One hundred and thirty-one people were murdered in Oakland last year — that’s the highest number since 2006. Other crime is up too, but the number of officers is down. So is police response time.
OPD Sgt. Chris Bolton says those numbers have consequences. “What is lost is time and ability to immerse ourselves with community members in positive interactions,” he says. “What is lost is our opportunity and ability to attend community meetings, to take on roles in community organizations.”
While struggling to meet its responsibilities, the police department is also under pressure to reform — it narrowly avoided a federal takeover late last year. The city already has an independent police monitor; officials have also agreed to hire a court-appointed compliance director. This person will have the power to fire top OPD commanders — including Chief Howard Jordan — as well as to change police policies and practices. He or she will also take on another thorny, persistent issue: the frequency of officer-involved shootings. Since 2010, there have been at least five incidents every year.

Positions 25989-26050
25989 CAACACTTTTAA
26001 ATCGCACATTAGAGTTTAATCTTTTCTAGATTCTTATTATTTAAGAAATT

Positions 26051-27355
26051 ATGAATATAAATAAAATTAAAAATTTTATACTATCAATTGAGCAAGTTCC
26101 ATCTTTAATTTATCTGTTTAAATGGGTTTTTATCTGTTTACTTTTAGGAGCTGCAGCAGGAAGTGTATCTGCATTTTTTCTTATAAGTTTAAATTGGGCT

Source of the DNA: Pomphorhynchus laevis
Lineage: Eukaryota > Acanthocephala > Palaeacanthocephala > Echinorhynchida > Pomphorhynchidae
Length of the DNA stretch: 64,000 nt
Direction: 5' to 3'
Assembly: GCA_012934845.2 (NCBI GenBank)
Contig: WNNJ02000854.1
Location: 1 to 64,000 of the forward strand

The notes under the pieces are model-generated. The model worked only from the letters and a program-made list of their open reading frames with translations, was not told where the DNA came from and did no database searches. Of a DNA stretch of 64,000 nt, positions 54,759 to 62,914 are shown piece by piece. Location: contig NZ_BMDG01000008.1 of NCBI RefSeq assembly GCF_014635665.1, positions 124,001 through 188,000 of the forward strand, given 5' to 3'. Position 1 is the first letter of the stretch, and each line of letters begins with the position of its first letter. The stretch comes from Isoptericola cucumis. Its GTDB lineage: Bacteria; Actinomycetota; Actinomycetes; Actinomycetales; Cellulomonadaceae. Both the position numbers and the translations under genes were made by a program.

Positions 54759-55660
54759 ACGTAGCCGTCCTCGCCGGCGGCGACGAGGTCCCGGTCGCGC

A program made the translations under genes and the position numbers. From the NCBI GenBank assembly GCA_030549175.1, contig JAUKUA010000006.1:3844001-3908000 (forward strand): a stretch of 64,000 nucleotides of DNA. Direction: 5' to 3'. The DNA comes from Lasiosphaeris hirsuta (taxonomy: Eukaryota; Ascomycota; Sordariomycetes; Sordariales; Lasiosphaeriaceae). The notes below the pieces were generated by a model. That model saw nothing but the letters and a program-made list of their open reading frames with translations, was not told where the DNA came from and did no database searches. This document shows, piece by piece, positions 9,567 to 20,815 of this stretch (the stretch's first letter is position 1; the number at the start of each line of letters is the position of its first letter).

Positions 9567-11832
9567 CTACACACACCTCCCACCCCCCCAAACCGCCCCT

Jeralynn Blueford is the mother of the late 18-year-old Alan Blueford — a Skyline High senior fatally shot by an Oakland officer last May.
Inconsistencies have plagued the Blueford case from the beginning — and it’s just the latest of other similar cases. As it struggles to make yet another round of policy changes, what will it take for the Oakland Police Department regain community trust?
Adam Blueford is Alan’s father. He says he spoke with Alan 30 minutes prior to the run-in with the police.
“They walked outside to meet some girls supposedly,” Adam says. “And that’s where they were accosted. The police ran down the wrong side of the 90th street, pulled up on them with their lights out, jumped out with their guns drawn.”
Adam and I are standing on the driveway of 9230 Birch St., the spot where his son died on May 6th, 2012. It’s about two blocks from where Oakland Police officers Miguel Masso and Joe Fesmire first saw Alan and two friends. In his mind, Adam Blueford goes back again and again to that night.
“This is where my son died at,” says Blueford. “Right here. Right on the sidewalk.”
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